President Barack Obama speaks to employees at the Detroit Diesel plant outside Detroit, where the new Detroit automated manual transmission will be built.
President Barack Obama speaks to employees at the Detroit Diesel plant outside Detroit, where the new Detroit automated manual transmission will be built.

President Barack Obama visited Detroit Diesel Corp. in Redford, Mich., on Monday to recognize Daimler Trucks North America's decision to invest $120 million in facilities to build the new Detroit DT12 automated manual transmission and the new Detroit DD15 proprietary asymmetric turbocharger in the United States.

It will be the first time Daimler has built transmissions outside of Germany, said Martin Daum, president and CEO of DTNA.

"If we reach the volume of transmissions I see for the United States, we won't be able to import them," Daum said during a meeting with a handful of trucking journalists prior to the president's remarks. "And we don't want to be an imported truck. We want to be a North American truck. And the transmission is too important a part of that."

Daum also said in making the decision, "I always honor tradition, and a company has a heart and soul, and for powertrains and transmissions, that is Detroit in our company."

The state of Michigan and Redford Township also provided economic incentives.

Made in America

The "made in America" theme is what brought the president to Redford Township outside Detroit.

"When it comes to bringing manufacturing back to America, that's why I'm here today," Obama said to an enthusiastic crowd of union employees. "These workers are not just here to punch a clock, they're not here just to build an engine, but to build the American dream."

For too long, he said, companies have been deciding to build overseas.

"Men and women like you, your parents, maybe even your grandparents, have done your part to build up America's manufacturing strength," he said. "That's something to be proud of. And now, you're writing a new proud chapter to that history."

Obama pointed out that eight years ago, the Detroit plant started building axles alongside the engines.

"You started seeing more products stamped with those three proud words: Made in America," he said. "Today, Daimler is announcing a new, $120 million investment into this plant, creating 115 good, new union jobs right here in Redford."

By building three major powertrain components under one roof, Obama said, "Daimler can design these parts so they work better with each other."

He also mentioned the support of Daimler/Detroit last year when he announced the first-ever fuel economy standards for commercial trucks. And he segued from talk about American jobs and the middle class into comments soliciting public support for his proposals for dealing with the "fiscal cliff."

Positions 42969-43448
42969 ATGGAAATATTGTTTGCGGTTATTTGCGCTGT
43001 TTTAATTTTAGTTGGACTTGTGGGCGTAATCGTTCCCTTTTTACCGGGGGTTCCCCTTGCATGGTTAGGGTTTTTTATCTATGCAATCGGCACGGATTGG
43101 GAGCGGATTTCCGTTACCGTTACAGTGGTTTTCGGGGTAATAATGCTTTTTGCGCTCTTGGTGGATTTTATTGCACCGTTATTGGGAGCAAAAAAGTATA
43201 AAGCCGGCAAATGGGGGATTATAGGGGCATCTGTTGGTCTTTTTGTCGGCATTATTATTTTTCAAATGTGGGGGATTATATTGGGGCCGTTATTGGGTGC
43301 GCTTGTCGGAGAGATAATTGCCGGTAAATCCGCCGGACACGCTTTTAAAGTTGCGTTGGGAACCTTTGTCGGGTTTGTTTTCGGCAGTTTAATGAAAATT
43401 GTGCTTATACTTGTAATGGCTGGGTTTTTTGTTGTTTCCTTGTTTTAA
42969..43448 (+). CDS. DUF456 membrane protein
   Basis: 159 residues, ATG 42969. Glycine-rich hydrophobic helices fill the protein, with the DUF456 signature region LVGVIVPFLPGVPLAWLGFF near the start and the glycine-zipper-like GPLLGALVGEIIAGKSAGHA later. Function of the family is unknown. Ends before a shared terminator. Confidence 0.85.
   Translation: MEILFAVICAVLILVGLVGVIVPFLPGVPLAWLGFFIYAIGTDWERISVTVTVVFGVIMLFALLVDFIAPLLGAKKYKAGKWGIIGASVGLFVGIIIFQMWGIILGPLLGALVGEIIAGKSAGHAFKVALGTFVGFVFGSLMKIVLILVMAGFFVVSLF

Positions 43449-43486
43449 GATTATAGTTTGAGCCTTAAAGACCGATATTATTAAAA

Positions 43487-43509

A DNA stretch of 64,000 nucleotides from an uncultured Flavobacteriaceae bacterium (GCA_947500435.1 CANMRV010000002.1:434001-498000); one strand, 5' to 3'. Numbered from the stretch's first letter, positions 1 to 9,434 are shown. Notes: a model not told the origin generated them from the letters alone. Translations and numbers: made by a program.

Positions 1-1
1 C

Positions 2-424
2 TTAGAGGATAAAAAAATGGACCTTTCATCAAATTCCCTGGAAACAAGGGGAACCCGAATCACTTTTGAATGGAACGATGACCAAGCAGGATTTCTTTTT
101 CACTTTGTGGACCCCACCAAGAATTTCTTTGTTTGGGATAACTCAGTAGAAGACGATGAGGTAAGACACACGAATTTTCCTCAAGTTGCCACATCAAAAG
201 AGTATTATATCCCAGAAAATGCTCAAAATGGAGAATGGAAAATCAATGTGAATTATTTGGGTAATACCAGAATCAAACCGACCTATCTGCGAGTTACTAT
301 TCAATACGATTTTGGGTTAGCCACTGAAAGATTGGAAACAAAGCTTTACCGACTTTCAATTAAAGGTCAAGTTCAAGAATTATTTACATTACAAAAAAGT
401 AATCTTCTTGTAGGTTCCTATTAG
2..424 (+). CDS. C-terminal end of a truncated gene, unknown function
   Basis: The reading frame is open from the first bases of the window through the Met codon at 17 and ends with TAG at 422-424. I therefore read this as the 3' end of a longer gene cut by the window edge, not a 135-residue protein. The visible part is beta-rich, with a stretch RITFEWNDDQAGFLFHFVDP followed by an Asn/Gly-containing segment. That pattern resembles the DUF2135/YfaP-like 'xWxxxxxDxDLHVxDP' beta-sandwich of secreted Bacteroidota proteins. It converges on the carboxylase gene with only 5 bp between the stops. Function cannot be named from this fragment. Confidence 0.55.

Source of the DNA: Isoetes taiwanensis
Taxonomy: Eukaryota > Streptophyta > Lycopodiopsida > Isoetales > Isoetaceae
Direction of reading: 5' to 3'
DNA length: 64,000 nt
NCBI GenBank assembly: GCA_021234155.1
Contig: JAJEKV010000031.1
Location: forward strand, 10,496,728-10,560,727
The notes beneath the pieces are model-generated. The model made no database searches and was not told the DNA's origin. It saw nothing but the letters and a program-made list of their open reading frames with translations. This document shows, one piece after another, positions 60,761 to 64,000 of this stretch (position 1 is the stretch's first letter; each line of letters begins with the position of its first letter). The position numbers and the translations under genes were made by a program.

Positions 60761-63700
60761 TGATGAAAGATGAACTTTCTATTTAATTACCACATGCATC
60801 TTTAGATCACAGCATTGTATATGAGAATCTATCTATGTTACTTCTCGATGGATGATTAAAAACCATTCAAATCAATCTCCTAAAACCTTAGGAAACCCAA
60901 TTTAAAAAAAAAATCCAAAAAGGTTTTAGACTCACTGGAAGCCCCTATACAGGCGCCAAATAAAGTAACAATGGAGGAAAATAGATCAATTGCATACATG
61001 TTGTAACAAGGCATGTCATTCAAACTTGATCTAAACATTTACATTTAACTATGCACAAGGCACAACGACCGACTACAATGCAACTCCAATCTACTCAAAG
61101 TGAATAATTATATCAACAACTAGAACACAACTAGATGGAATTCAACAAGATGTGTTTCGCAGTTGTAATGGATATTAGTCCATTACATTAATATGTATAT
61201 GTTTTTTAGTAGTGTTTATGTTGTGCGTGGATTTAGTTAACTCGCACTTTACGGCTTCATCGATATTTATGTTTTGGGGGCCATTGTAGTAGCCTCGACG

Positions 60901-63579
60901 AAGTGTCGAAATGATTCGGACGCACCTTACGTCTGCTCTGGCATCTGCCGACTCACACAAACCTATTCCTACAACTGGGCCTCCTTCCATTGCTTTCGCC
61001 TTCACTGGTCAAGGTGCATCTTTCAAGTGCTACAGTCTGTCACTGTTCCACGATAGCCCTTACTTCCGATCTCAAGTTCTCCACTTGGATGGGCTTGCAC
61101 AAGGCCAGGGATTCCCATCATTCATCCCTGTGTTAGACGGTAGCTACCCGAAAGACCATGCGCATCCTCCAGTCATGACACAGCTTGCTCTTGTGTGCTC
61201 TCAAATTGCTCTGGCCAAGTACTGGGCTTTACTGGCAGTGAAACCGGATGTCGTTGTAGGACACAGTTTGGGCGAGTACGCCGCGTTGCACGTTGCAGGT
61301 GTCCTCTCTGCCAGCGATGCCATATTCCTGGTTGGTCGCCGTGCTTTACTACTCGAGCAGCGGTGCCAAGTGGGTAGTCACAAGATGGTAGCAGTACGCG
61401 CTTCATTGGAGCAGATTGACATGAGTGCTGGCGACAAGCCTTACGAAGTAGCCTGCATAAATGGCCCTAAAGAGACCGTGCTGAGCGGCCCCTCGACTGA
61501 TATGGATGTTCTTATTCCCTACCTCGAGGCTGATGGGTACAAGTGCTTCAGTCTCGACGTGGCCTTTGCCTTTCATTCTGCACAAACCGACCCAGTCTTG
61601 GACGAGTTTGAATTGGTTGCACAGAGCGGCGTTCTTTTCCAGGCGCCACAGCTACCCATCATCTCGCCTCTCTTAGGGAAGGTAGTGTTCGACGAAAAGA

Automated Manuals

Daum compared the automated transmission market in North America to the classic chicken and egg dilemma, but said he is confident that making this investment in automated transmissions will help drive the market.

"This takes a certain type of courage and confidence, but I think we know what we are doing, because we saw the fairly extraordinary results from the get-go when it comes to fuel efficiency."

He cited a 1.5% improvement in fuel economy on average, and noted that it's even better for less experienced and less skilled drivers. In the next few years, he said, as they work on "deep integration" between the engine and transmission electronics and using predictive cruise control, you will see even better fuel economy.

Daum says he is "on a mission to convert the North American truck market to automated manual transmissions. We asked our dealers at our dealer meeting in May to be fully invested when it comes to tooling and training and they promised that, and my promise on our side was we are going to invest heavily."

"Seed" units are currently under evaluation at a number of fleet customers, and the transmission will officially be rolled out to the market in May, first with the DD15 and then with the DD13. Those initial transmissions will still be shipped in from Germany. By 2015, however, Daum says the plant is scheduled to be up and running in Detroit with an initial capacity of 30,000 transmissions a year. A modular system will allow the company to double that capacity relatively easily when warranted.

Read Obama's remarks on the White House website or watch the video:

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Deborah Lockridge

Deborah Lockridge

Editor and Associate Publisher

Reporting on trucking since 1990, Deborah is known for her award-winning magazine editorials and in-depth features on diverse issues, from the driver shortage to maintenance to rapidly changing technology.

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